Monday, February 13, 2012

Origins Blogfest

Today is the Origins Blogfest, hosted by Alex J. Cavanaugh, Matthew McNish, DL Hammons, and Katie Mills. (Thank you all!)




The story of how my writing dreams began isn't really anything huge or profound. I've been writing since I could even attempt to spell words. I used to write stories for my first grade class and bring them in to read them. In third grade, I was working on a story about a planet made from candy. (I had an illustration of this concept in one of my first blog posts...let me see if I can dredge it up...)

Aha, here it is!



(The Twizzler grass was my favorite part of this story.)

I loved reading; I read any book I could get my hands on. My third grade teacher made my whole class learn how to read in the cafeteria when everyone was being loud, so we could learn to focus. I probably didn't need a lot of help in blocking things out when getting sucked into another world, and it sure didn't serve me well in fourth grade, when my next teacher was constantly trying to get my attention before class started. One time, I was so sucked into a book that it wasn't until my fourth grade teacher was like, "LAURA!" that I looked up and realized everyone was standing up for the pledge of allegiance.

I had a really hard time finishing stories, though--child and then teenage me had a difficult time with the concept that stories had to be finished when they got boring. There were so many shiny new plot bunnies to explore! And when I did come close to finishing, I suffered The Great Computer Crashes™ and didn't bother going back and rewriting everything. This attitude has, obviously, changed in the years since.

I finished my first "novel" at age fifteen. It took me two years to write it. I laugh a lot now, because it was about 90 pages long, and that seemed sooooo long to me. It was probably a novella, not a novel.

I've loved words for as long as I can remember. I love the idea that words can suck us in and spur the imagination onward; I love stories that can touch the heart and make me think about them for years afterward. I write because that's the story I want to tell: one that will make a mark on someone, that might leave an imprint. This dream didn't really ever have a definitive beginning--it's kind of just grown with me my whole life.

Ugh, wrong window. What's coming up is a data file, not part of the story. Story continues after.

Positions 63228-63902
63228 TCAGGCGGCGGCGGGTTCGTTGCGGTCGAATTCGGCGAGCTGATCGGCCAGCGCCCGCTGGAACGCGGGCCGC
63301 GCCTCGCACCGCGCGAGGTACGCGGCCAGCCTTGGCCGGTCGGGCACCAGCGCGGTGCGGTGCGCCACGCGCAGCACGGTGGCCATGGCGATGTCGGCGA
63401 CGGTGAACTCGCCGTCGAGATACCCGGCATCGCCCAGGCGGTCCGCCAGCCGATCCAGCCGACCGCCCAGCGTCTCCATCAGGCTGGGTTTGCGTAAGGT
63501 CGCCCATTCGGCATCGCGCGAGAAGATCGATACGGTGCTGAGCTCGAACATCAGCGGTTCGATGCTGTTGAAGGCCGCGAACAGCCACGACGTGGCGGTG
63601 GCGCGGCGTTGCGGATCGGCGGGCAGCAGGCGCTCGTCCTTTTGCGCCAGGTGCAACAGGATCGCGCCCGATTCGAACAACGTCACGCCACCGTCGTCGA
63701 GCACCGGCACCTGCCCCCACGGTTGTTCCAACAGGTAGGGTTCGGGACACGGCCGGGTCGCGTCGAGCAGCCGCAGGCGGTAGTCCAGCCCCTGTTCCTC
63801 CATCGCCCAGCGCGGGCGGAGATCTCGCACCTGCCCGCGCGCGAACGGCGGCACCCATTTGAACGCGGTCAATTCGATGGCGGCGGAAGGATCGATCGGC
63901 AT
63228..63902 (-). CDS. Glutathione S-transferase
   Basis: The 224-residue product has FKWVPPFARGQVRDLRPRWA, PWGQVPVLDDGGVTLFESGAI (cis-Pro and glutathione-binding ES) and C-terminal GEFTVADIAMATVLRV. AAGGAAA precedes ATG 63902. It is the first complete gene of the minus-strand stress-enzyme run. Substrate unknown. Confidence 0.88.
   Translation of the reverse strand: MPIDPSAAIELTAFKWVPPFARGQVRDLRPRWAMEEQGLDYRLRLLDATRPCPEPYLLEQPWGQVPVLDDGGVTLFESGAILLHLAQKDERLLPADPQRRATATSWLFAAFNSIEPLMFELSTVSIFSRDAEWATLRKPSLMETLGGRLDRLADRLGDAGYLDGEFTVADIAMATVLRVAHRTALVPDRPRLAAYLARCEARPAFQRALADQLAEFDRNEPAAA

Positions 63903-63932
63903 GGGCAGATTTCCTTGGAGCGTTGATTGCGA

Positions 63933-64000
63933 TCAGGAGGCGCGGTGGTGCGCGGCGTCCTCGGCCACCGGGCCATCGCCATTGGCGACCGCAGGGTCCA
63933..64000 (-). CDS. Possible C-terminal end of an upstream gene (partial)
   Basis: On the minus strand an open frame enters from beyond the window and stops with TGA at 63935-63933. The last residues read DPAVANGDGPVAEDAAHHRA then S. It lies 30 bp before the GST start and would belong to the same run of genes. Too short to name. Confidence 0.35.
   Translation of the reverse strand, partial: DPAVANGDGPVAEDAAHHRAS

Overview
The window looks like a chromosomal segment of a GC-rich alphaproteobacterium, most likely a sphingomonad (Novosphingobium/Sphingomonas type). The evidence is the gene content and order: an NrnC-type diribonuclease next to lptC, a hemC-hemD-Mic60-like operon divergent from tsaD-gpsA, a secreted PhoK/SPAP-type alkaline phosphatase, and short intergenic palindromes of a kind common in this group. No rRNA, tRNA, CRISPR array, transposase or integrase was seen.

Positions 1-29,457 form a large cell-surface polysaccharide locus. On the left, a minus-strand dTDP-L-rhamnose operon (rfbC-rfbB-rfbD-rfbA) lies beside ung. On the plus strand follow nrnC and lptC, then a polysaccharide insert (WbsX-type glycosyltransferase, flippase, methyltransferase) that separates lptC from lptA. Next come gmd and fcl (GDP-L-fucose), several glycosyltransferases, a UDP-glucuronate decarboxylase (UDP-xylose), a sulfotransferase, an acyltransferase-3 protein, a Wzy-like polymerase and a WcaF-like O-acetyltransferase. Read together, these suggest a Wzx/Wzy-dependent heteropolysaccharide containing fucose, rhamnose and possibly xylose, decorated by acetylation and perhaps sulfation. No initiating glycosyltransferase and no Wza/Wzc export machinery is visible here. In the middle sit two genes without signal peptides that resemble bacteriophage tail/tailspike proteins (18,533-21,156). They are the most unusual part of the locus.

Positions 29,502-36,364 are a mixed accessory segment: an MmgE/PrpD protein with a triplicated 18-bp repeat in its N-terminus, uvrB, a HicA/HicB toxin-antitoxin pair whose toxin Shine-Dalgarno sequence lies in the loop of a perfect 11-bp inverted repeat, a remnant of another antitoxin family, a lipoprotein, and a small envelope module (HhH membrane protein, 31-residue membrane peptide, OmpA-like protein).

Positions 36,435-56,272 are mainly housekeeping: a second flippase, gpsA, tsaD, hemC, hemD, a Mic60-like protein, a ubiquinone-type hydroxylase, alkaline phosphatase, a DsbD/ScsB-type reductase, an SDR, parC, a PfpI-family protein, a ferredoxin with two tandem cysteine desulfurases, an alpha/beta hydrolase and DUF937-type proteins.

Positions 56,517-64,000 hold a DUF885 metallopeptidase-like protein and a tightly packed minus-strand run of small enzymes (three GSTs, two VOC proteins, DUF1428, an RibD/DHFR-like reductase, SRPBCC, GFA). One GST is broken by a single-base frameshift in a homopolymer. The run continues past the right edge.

47 comments:

  1. Cool story :) I don't think I started reading and writing like crazy as early as you did, but that certain curiousity and awareness that makes me a writer was always there...

    Hopefully I'll be joining this blog hop today! (If I have time--eek!)

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    1. It's so cool seeing the different ways people came to writing!

      (I'll have to get over to your blog to see if you joined! I'm sooo behind on my blog hopping this week!)

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  2. Hi Laura, I'm dropping by from the origins blogfest. I love how you finished your first novel at at age 15. :)

    your newest follower,
    Nutschell
    www.thewritingnut.com

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  3. Hi, Laura! I'm with you ~ to leave an imprint on another human, in their brain and in their soul... how fantastic!

    Great Computer Crashes... suck. Been there. Though the worst of them occurred within my own easily distracted and derailed brain.

    Looking forward to more of your voice!

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    1. Computer crashes are awful...and I hear you on being easily distracted. ;)

      Thanks!

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  4. Great entry! I know the feeling: born a writer. I'm still that way with a good book.

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    1. In some ways, I feel like writing has tainted my reading experience--it takes a LOT more to draw me into a book than it used to. Still, when I find one that does, I'm lost to the world. ;)

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  5. I love your illustration of "Candy Planet". Such a great example of youthful imagination! And being so absorbed in a book that you have to be shook out of it! Thank you for sharing your ORIGIN story today! :)

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  6. Love the fact you were so absorbed into books. I like the idea that it sorta grew "organically" for you.

    PS: I replied to your comment on my blog asking about me bro. In short: he's fine ; )

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    1. Thanks!

      Oh, I'm so glad to hear that about your brother!

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  7. Books have a way of turning many a reader into a writer. Thanks for sharing :)

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  8. so glad you persevered! getting to the end (a few times) is difficult for adults too!